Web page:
A couple of weeks ago Rebecca Mezoff’s email newsletter mentioned that since she traditionally works at home, when she works ‘remotely’ it means that she has traveled somewhere. It’s the first time that I realized I work remotely every winter. Many people think Bob and I are on vacation when he sails south for the winter, but it’s really our ‘other’ home. We live our every day lives, full of chores and responsibilities, from our 2nd home, which happens to float. I always bring ‘work’ with me, and am often disappointed that I’m missing some vital color for a tapestry, or a particular size of knitting needle, or some other item that derails for my plans for work. At my first home I can quickly go online and replace almost anything I’m missing within days. That is never the case here. This is a view from Shirley Fort overlooking Portsmouth Harbor. Pandora is out there!
We are in Dominica now, and have been moored in Portsmouth for the past four days. Bob’s sailing group has arranged for an impressive number of outings on this island, known as ‘the nature island.’ Most of Dominica is rain forest. Most of the hikes here involve hiring a guide. Perhaps the most intensive hike on this island is called the ‘hike to the boiling lakes.’ This hike, which I have not done and Bob regrets not doing, takes people to the edge of the volcanic caldera where the sulfur lakes are literally boiling. It’s not easy getting up to those heights, and this week’s trip was particularly hard for the hikers because it rained most of each day in heavy downpours, which made the paths and rocks quite slippery in addition to being quite steep. The hikers walked along the steep rock walls of three caldera that looked down into the boiling lakes.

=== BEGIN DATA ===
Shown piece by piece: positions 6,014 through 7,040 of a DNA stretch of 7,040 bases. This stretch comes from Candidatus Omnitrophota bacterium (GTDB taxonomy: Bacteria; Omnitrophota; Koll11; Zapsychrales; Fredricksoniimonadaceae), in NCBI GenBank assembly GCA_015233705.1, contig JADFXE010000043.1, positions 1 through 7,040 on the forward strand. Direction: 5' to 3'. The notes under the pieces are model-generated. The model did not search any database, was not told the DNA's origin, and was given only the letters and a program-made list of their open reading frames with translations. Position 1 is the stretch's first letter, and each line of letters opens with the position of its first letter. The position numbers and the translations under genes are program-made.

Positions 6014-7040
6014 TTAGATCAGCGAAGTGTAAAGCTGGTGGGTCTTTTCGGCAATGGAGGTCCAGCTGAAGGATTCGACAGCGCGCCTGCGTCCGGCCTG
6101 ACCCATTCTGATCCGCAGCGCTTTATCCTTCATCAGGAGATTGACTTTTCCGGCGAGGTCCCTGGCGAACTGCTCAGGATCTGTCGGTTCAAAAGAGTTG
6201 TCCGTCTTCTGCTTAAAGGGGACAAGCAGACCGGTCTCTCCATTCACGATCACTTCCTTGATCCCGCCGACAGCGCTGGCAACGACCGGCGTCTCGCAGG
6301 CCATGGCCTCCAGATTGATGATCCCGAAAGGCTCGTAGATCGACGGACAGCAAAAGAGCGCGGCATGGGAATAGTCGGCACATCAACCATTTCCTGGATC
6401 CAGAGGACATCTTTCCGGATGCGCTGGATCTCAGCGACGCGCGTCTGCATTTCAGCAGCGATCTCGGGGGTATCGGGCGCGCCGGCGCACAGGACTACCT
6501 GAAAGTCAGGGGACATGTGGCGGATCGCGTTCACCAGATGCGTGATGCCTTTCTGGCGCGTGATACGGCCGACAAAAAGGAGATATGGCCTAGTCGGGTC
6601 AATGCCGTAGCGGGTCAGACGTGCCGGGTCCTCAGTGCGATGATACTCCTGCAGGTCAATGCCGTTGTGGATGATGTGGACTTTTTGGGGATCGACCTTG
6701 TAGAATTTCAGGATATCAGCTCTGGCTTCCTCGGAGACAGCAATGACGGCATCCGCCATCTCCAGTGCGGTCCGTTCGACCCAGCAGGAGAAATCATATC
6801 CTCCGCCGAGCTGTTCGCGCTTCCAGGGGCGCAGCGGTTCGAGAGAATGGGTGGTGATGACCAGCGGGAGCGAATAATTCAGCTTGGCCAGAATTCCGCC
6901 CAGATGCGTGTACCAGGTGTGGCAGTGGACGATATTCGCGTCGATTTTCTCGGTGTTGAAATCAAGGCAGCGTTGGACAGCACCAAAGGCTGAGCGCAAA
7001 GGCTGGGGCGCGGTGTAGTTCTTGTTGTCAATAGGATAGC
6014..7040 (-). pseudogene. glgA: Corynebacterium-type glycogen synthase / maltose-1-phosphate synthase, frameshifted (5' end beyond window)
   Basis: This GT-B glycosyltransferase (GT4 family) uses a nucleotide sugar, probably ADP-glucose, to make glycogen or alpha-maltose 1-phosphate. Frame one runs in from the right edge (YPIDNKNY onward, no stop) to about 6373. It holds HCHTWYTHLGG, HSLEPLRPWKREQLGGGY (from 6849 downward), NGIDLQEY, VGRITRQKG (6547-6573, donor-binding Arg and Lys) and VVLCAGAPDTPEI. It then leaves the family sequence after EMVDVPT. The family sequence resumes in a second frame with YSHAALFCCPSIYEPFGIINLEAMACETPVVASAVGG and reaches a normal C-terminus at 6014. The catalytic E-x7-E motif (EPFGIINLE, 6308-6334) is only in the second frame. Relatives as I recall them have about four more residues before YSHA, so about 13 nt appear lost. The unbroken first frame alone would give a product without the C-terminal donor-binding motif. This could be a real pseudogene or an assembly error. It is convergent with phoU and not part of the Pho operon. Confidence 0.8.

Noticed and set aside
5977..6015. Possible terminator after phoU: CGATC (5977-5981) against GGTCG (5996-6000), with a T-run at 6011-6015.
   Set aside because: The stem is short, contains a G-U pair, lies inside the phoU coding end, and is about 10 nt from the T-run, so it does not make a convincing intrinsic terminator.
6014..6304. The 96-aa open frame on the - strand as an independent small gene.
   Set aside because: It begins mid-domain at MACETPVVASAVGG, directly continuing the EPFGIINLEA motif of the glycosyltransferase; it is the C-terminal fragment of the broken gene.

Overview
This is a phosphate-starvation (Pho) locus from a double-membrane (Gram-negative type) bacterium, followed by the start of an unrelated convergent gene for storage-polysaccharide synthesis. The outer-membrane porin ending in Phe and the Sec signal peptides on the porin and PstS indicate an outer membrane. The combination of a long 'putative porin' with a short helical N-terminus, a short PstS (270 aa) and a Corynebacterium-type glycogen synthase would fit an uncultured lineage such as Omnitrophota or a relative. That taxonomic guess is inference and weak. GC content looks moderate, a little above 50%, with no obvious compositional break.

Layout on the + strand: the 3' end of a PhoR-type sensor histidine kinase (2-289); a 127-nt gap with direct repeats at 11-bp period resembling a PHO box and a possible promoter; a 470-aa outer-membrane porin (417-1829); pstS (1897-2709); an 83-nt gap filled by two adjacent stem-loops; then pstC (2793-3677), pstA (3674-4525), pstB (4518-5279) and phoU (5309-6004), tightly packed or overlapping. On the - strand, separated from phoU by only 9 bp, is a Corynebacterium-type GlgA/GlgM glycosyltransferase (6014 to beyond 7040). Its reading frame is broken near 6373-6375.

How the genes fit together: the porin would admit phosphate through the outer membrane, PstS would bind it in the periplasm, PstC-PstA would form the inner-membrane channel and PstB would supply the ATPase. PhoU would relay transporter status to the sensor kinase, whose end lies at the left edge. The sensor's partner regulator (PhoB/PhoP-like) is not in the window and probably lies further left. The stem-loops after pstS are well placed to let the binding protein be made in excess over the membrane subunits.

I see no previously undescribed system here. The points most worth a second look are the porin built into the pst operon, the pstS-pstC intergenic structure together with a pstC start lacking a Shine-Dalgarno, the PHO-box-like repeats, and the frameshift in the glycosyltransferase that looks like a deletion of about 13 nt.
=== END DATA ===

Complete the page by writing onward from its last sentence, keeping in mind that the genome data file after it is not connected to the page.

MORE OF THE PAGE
From Wikipedia: The Boiling Lake is a flooded fumarole located in Morne Trois Pitons National Park, a World Heritage Site on the island of Dominica. The lake, located 6.5 miles (10.5 km) east of Dominica’s capital Roseau, is filled with bubbling greyish-blue water that is usually enveloped in a cloud of vapour. The Boiling Lake is approximately 200 to 250 feet (60 to 75 m) across and is the second-largest hot lake in the world after Frying Pan Lake, located in Waimangu Valley near Rotorua, New Zealand.
In the rainforest people clear small plots to grow all kinds of veg and fruit, and the rest of the West Indies is indebted to Dominica when the supply boat arrives in the other islands carrying produce grown here. They even grown coffee here in the higher elevations. The melons and bananas are unbelievable! I’d forgotten what non-GMO avocados taste like, and these bring back memories of the first avocados I ever tried, as a teenager, years before Haas avocados had been developed. I’m a big fan of the real ones now. And, as it happens, there are numerous varieties of avocados. We’re about to try some that are quite tiny. The one thing I cannot find–and don’t even seem to know how to ask for–is cilantro! There is an herb grown on some of the islands called “chadon beni” that’s pronounced more like “shadow benny.” It does not look anything like cilantro, but it tastes like it! It roots easily, so I was able to grow my own the only year I found some to buy.
I know that some cultures call cilantro ‘coriander,’ which is what I call the seeds of the cilantro plants. At the local Saturday market here in Portsmouth, I tried asking for cilantro, coriander, and ‘shadow benny,’ but I got no hits. I even had an image of chadon beni open on my phone for clarification. The only response I got was an offer of some flat leafed parsley! Oh well. I can’t make the guacamole of my dreams, but I am enjoying eating avocados in other ways, including the way I first ate them in junior high school, with canned tuna salad stuffed into the place where the pit was removed in the big avocados! And when you root one of these avocado plants you will get fruit on your tree, unlike Haas, which are sterile. I am making do quite well with a healthy, rooted Caribbean version of basil which is growing like it’s on steroids.
The entire Caribbean is a colorful world, as Bob captured in the fishing fleet on the dock.